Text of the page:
The placenta is the organ that connects the fetus,
via the umbilical cord,
to the uterine wall of the mother.
This is where the exchange between maternal and fetal blood takes place.
The placenta provides the fetus with oxygen and nutrients
and takes away waste, such as carbon dioxide.
Normally, it attaches at the top or side of the uterus.
At birth, it is delivered after the baby,
in the third stage of labor.
or sometimes referred to as low lying placenta
is a pregnancy complication
in which the placenta attaches to the lower end of the uterus,
near or covering the cervical opening.
Placenta previa can be classified as complete or marginal.
The main symptom is painless bleeding in the second half of pregnancy.
As the lower part of the uterus gradually thins in preparation for the onset of labor,
placental attachment is disrupted resulting in bleeding.
Risk factors for the development of placenta previa include:
previous surgeries of the uterus,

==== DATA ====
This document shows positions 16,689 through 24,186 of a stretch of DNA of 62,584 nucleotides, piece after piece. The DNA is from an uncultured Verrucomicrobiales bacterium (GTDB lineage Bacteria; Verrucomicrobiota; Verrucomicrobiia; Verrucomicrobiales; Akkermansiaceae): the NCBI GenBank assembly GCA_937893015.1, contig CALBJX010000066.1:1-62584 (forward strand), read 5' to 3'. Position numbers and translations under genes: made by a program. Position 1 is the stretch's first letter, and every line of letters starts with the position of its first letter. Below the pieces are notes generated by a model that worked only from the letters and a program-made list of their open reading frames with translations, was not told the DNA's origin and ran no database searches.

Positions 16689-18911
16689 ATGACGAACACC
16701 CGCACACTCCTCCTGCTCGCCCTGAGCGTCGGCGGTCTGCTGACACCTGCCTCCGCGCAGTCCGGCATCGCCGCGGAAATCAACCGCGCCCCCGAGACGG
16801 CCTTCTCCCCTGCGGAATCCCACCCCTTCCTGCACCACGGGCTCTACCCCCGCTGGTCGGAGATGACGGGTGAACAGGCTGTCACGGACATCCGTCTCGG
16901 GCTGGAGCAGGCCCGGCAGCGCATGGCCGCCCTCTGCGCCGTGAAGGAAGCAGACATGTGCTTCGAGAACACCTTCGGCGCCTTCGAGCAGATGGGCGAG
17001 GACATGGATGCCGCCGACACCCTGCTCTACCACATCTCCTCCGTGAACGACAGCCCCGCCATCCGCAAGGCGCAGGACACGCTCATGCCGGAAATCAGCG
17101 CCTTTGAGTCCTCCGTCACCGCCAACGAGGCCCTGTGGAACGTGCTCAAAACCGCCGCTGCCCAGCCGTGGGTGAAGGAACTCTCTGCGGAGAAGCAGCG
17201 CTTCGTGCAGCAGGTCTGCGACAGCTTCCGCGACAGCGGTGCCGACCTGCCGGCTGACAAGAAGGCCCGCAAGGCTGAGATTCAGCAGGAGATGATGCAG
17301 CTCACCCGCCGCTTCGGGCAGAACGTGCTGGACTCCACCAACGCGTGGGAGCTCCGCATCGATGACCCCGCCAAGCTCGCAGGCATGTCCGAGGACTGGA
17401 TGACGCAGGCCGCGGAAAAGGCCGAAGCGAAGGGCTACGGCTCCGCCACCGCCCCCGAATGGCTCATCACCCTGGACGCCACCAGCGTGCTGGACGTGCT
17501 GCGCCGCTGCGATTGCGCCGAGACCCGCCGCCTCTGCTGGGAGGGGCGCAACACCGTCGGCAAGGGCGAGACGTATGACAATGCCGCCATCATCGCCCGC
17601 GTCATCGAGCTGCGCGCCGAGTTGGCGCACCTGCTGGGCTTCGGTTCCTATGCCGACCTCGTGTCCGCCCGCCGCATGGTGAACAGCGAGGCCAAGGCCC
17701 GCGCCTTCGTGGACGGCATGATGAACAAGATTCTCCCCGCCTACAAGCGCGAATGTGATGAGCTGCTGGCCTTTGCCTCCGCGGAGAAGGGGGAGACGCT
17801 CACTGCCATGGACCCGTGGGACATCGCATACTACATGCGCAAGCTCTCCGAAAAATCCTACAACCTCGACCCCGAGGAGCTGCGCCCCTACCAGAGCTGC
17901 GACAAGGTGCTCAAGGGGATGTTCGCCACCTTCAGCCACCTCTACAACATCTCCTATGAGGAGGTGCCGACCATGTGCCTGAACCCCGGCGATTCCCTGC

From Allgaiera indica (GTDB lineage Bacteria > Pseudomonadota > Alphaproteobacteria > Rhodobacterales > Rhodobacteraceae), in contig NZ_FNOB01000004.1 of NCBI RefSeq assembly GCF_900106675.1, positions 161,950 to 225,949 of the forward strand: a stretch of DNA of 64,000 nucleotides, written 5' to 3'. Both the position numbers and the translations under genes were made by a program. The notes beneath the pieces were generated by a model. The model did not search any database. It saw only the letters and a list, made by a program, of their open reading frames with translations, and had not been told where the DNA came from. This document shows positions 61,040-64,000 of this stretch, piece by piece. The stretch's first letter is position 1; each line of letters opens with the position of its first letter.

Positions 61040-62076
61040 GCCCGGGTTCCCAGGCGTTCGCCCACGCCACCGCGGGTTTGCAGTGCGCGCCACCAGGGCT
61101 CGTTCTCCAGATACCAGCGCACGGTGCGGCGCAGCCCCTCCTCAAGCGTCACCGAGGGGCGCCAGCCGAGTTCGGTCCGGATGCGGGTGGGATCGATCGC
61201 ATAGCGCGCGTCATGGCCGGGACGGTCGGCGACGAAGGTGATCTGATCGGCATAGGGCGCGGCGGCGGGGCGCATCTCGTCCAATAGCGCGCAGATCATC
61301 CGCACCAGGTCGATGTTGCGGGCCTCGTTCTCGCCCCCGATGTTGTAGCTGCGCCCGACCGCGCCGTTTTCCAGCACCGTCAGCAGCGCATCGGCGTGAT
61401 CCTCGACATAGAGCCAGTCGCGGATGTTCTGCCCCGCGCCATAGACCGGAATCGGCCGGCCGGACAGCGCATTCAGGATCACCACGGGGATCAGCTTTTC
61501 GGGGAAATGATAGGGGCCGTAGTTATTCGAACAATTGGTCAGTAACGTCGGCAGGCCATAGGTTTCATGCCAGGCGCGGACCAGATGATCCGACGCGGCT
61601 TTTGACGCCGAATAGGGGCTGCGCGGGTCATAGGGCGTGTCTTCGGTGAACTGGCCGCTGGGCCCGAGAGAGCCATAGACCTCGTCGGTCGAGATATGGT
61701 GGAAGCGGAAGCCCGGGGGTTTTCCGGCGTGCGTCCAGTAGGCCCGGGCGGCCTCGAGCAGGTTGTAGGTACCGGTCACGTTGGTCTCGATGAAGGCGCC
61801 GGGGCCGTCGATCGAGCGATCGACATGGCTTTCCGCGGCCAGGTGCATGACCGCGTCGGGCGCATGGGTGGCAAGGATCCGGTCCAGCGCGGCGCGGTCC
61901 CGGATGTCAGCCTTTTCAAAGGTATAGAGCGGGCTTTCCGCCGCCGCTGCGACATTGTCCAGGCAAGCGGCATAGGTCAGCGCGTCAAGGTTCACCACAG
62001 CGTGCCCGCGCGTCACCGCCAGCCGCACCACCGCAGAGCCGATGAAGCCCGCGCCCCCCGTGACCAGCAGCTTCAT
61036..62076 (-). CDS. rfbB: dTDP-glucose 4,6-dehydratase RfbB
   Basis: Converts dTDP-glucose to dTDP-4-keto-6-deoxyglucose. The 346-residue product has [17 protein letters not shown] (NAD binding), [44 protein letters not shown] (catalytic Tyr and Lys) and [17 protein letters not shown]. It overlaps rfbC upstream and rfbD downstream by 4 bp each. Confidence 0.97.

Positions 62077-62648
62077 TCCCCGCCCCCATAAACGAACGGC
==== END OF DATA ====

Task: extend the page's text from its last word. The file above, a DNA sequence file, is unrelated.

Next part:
previous placenta previa,
carrying more than one fetus,
maternal age of 35 or older,
smoking and cocaine use.
The location of the placenta is usually checked
during a routine ultrasound mid pregnancy.
But a low-lying placenta at this point
may not be a cause for concern.
In most cases, the placenta grows toward
the richer blood supply in the upper uterus
as the uterus expands in the third trimester.
Only about 10% of all low-lying placentas persist until delivery.
A placenta that completely covers the cervix
is more likely to stay that way than one that’s bordering it.
Placenta previa presents significant risks to both the mother and the baby.
A caesarean delivery is usually indicated
because the placenta may block the birth canal completely,
or bleed profusely during labor as the cervix dilates.
The mother may experience excessive blood loss
and the baby may suffer from hypoxia,
as a result of inadequate blood supply.
The goal of treatment is to manage bleeding to
get as close to the due date as possible.
In case of little or no bleeding, bed rest and pelvic rest are recommended.
Heavy bleeding is an emergency and might require a blood transfusion.
If delivery is necessary before 37 weeks,
corticosteroids may be given to help the baby’s lungs develop.
And uncontrollable bleeding would require an emergency C-section,
even if the baby is premature.